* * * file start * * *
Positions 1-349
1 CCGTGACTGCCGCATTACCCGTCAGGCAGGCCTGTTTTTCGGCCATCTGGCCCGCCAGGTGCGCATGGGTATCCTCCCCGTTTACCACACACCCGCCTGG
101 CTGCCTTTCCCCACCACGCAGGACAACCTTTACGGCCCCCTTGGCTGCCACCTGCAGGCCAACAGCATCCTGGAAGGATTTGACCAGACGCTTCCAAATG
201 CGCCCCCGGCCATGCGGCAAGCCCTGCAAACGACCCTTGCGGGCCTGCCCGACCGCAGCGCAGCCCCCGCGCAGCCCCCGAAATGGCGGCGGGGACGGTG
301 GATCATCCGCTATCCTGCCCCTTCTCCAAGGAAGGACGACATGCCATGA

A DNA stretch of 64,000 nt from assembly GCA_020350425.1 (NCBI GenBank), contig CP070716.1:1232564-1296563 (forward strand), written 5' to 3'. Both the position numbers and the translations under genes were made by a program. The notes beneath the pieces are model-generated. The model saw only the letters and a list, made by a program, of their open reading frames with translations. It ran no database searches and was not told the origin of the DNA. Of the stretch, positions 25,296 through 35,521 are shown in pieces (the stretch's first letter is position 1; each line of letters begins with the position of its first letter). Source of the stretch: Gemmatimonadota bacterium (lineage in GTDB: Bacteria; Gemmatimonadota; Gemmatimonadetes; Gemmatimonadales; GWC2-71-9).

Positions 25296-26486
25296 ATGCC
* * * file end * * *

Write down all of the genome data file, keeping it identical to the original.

Positions 1-349
1 CCGTGACTGCCGCATTACCCGTCAGGCAGGCCTGTTTTTCGGCCATCTGGCCCGCCAGGTGCGCATGGGTATCCTCCCCGTTTACCACACACCCGCCTGG
101 CTGCCTTTCCCCACCACGCAGGACAACCTTTACGGCCCCCTTGGCTGCCACCTGCAGGCCAACAGCATCCTGGAAGGATTTGACCAGACGCTTCCAAATG
201 CGCCCCCGGCCATGCGGCAAGCCCTGCAAACGACCCTTGCGGGCCTGCCCGACCGCAGCGCAGCCCCCGCGCAGCCCCCGAAATGGCGGCGGGGACGGTG
301 GATCATCCGCTATCCTGCCCCTTCTCCAAGGAAGGACGACATGCCATGA

A DNA stretch of 64,000 nt from assembly GCA_020350425.1 (NCBI GenBank), contig CP070716.1:1232564-1296563 (forward strand), written 5' to 3'. Both the position numbers and the translations under genes were made by a program. The notes beneath the pieces are model-generated. The model saw only the letters and a list, made by a program, of their open reading frames with translations. It ran no database searches and was not told the origin of the DNA. Of the stretch, positions 25,296 through 35,521 are shown in pieces (the stretch's first letter is position 1; each line of letters begins with the position of its first letter). Source of the stretch: Gemmatimonadota bacterium (lineage in GTDB: Bacteria; Gemmatimonadota; Gemmatimonadetes; Gemmatimonadales; GWC2-71-9).

Positions 25296-26486
25296 ATGCC